It seems fitting that today, International Women’s Day, is the day after President Barack Obama signed the Violence Against Women Act into law.
The reauthorized version of VAWA features inclusive language that will play a crucial role in protecting the right of all victims to be free from domestic violence. These provisions are especially important for Native Americans and women of color, who experience the highest rates of domestic violence and sexual assault. The law also addresses sexual assault and stalking on college campuses, as well as provisions to help immigrant victims and prevent sex trafficking. For the first time, these protections were extended to address all instances of intimate partner violence, including for gay, lesbian, bisexual and transgender people. Advocates have been pushing for these expansions since the last version of the law expired in 2011. In 2012, Congress failed to pass an inclusive reauthorization before the end of the 112th session.
“After last year’s Senate reauthorization, Republicans in the House hid behind legislative maneuvering to stop VAWA in its tracks and American women paid the price,” said Nancy Zirkin, executive vice president of The Leadership Conference on Civil and Human Rights, urging the House to take up the bill after the Senate voted 78-22 to pass VAWA this year. “Instead of passing a bill that included important advancements to protect women who are most at risk, they obfuscated the facts and politicized the needs of students, immigrant women, LGBT people, and women on tribal lands to justify their obstruction.”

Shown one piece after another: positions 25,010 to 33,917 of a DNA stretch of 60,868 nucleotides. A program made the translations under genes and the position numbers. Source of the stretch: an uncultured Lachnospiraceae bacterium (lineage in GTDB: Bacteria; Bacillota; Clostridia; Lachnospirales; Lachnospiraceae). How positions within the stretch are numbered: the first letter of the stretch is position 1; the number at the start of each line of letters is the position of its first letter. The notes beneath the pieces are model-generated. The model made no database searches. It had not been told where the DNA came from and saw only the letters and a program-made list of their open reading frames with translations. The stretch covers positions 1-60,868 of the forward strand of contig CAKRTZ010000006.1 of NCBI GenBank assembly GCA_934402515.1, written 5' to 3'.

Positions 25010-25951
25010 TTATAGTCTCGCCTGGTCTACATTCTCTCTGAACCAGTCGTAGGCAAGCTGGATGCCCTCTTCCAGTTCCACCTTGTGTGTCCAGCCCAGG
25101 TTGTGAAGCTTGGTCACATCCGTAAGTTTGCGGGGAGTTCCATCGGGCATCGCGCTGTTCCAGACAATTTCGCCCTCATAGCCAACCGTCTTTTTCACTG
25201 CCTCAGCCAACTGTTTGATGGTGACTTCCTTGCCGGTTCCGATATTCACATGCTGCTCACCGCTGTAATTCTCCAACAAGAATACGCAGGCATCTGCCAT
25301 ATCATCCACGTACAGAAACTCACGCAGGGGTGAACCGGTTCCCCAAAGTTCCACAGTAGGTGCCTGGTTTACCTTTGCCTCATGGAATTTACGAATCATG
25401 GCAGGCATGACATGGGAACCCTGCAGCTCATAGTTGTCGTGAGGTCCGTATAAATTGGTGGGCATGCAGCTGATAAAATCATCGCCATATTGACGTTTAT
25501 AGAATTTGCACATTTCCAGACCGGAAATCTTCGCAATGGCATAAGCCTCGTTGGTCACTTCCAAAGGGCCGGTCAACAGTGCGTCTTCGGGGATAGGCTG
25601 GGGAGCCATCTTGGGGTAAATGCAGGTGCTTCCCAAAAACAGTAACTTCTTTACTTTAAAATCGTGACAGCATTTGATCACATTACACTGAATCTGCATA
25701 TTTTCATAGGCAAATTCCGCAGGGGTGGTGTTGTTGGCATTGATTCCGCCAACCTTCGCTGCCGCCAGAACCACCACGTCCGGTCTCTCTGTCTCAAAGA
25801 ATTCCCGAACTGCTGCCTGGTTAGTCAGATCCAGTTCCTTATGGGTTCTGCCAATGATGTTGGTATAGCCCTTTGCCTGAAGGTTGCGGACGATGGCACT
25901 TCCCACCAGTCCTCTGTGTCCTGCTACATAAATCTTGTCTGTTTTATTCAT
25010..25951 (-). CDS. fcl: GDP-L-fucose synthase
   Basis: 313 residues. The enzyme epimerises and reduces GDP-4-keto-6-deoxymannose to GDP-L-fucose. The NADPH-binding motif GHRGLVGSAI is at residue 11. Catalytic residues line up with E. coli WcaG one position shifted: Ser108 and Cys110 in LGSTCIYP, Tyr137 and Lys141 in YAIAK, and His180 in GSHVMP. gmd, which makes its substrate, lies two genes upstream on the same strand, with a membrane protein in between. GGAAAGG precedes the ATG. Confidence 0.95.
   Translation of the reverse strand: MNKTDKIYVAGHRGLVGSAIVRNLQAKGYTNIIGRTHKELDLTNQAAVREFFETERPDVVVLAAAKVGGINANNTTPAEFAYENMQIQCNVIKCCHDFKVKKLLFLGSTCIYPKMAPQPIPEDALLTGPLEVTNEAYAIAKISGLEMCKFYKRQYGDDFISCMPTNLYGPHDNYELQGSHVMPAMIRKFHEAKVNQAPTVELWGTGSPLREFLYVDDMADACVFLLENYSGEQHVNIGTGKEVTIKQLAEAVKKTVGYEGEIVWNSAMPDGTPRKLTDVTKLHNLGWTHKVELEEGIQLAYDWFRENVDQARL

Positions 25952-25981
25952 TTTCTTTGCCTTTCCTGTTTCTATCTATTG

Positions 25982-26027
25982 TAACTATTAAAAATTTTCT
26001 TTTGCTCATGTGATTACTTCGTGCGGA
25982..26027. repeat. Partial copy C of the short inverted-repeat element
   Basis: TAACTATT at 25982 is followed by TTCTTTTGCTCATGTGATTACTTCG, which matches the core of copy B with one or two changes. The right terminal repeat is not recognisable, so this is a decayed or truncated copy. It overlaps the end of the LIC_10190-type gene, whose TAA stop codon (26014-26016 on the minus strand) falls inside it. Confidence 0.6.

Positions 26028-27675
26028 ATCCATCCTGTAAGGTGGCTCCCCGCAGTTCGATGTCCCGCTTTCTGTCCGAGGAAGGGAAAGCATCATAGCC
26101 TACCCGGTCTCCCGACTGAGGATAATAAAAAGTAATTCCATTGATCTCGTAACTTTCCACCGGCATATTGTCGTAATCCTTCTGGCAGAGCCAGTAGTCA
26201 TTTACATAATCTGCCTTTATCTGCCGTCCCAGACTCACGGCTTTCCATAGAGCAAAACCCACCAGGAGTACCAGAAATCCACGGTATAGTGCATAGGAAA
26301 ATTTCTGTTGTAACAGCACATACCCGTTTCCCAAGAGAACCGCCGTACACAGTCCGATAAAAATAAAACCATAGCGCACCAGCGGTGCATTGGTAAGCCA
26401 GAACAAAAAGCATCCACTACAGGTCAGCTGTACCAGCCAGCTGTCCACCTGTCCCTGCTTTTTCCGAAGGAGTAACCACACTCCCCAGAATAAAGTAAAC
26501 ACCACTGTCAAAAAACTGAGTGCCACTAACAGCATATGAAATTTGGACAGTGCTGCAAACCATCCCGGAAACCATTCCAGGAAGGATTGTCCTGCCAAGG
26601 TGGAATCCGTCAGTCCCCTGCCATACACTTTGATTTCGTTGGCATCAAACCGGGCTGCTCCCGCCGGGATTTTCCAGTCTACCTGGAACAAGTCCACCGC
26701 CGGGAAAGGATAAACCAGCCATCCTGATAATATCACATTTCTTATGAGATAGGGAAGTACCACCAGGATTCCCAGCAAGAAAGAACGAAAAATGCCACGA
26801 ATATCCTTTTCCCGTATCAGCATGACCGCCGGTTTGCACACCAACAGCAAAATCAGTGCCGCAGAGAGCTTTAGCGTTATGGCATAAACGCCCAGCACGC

The House voted 286-138 to pass a bipartisan, inclusive reauthorization of the Violence Against Women Act on Thursday, February 28, exactly two weeks after countless activists demonstrated their support for the bill as part of One Billion Rising. One Billion Rising is a global movement working to raise awareness in order to end sexual assault and other forms of violence or abuse. Washington, D.C. was one of hundreds of cities around the United States which played host to a One Billion Rising event on February 14, 2013. Watch the video below by Leadership Conference Education Fund Intern Monica We and Americans for Financial Reform Intern Justin Kenney created to capture the energy, excitement, and determination that permeated the demonstration:
“While we celebrate today’s victory, we must begin immediately on the hard work of ensuring that VAWA’s authorized programs are fully funded,” said National Organization for Women (NOW) President Terry O’Neill in a statement. “NOW calls on Congress to appropriate every last dollar authorized in this bill. Women’s lives are on the line. How could we settle for anything less?”